RARA-AVIS: Chandler, Hope, and the HB novel

From: Michael Sharp ( msharp@binghamton.edu)
Date: 27 Jan 2000

Thanks to whoever mentioned the connection between Chandler and the importance of "hope" in truly effective hard-boiled fiction. Chandler knew what he was talking about. However much we like to think of the stuff we read as bleak, dark, unforgiving, uncomprimising, etc., the best works would not be nearly as powerful as they are if they did not hold out some measure of hope (or even the possibility of redemption). Possessing the quality of hope does not mean having a happy ending, by any means. But if there is no hope, no OUTSIDE of the bleakness (or at least a fantasy of an outside), then the story has nothing to do, nowhere to go, nothing driving it. This is why Chandler is for me the paradigmatic hard-boiled writer
(though some think him soft) -- he better than anyone gives voice to the harsh, grinding sound of ideals set against "reality." Though he has a sense of humor and even, occasionally, a lightness that other "hard-boiled" writer don't (or can't), his writing always comes across to me as deadly serious, far more serious than most, because he's trying to say something deeply existential rather than trying to impress you w/ superficial shows of violence and profanity. I like both these things, but nowadays (I'm starting to sound old for a 30-yr-old man), among putatively "hard-boiled" writers, violence and profanity are largely ornamental and often obfuscate rather than illuminate the condition of the people in the story. Chandler may have written the same book seven times, but it was damned near perfect.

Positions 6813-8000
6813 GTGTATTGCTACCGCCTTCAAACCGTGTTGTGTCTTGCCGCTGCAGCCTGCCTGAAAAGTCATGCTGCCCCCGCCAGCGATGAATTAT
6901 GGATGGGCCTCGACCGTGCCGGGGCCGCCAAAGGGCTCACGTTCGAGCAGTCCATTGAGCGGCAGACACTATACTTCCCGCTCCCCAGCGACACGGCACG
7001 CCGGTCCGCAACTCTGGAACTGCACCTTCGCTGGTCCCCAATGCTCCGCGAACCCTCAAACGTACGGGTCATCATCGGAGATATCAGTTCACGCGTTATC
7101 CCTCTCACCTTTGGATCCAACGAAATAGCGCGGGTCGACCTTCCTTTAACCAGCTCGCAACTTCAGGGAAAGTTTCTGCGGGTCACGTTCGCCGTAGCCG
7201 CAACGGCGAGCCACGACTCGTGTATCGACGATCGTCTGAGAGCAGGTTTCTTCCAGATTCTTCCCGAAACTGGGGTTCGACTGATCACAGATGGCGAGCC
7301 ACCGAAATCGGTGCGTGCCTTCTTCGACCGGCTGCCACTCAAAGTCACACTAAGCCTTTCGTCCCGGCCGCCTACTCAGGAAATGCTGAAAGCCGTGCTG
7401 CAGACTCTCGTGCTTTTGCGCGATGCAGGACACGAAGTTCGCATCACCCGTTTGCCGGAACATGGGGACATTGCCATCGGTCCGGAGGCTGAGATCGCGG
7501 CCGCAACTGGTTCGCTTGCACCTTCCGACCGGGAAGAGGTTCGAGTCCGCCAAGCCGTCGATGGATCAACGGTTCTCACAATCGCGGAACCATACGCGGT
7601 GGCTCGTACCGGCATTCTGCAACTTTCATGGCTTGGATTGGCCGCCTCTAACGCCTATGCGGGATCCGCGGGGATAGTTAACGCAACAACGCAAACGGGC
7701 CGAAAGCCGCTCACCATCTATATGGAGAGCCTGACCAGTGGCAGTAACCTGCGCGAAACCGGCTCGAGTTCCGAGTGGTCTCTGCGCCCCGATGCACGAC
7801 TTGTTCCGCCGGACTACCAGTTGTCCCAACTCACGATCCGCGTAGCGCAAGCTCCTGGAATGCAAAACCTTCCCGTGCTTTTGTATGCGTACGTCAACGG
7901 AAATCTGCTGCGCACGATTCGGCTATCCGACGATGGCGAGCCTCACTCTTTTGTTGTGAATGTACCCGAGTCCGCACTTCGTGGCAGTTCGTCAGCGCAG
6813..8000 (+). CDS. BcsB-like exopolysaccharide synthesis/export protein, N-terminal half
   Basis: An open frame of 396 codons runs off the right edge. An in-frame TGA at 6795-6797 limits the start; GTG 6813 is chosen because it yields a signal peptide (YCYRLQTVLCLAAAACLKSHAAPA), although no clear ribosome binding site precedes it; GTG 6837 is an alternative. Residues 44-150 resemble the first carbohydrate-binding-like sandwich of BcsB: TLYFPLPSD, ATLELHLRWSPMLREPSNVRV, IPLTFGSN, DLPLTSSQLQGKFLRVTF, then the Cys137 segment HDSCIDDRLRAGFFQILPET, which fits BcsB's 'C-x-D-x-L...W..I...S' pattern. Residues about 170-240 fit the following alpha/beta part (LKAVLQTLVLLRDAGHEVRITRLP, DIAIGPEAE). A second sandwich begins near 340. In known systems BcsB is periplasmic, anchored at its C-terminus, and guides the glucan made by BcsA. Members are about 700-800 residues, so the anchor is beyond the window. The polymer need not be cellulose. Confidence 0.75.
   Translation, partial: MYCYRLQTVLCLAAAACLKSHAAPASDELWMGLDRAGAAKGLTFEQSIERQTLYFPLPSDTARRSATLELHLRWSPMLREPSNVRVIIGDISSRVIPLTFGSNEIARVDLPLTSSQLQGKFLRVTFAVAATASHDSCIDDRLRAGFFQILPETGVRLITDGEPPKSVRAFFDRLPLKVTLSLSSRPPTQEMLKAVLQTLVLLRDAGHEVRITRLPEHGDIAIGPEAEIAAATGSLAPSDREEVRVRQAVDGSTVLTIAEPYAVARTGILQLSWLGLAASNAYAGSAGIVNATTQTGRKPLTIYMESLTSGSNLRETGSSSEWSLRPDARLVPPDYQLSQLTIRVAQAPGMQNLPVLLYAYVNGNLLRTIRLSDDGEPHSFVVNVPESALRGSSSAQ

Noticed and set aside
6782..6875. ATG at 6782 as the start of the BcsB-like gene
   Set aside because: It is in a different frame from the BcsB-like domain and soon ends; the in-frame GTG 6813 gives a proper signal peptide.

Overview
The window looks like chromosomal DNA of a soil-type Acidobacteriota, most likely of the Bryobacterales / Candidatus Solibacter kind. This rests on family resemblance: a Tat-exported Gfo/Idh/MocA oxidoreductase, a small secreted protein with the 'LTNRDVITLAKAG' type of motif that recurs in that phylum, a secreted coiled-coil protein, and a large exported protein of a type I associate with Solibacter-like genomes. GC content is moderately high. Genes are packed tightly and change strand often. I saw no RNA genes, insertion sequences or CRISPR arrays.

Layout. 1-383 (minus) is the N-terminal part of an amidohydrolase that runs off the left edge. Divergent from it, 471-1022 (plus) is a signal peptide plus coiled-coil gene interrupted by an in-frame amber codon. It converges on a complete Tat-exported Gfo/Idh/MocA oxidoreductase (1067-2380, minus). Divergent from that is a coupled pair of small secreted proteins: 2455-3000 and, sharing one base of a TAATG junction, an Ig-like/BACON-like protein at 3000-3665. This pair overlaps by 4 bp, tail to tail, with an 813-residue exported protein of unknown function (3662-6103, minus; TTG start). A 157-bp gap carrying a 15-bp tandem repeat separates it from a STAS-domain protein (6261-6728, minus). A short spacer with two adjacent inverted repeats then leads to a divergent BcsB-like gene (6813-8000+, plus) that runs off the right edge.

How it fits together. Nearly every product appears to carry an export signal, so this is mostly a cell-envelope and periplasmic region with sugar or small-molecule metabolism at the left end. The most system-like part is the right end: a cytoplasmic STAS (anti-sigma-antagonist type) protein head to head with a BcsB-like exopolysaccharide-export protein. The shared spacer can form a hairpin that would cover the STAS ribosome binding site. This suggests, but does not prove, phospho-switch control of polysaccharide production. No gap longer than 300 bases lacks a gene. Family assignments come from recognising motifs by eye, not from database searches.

P.S. That bit about "ordinary people in extraordinary circumstances" is most often (in my mind anyway) associated with Cornell Woolrich, who is many things, but "hard-boiled" is not one of them. "Noir" maybe. But who wants to revive that tired "noir" v. "hard-boiled" thread? Not me.

Michael D. Sharp Assistant Professor Department of English State University of New York Binghamton, NY 13902-6000 Office Phone: (607) 777-2418 Fax: (607) 777-2408

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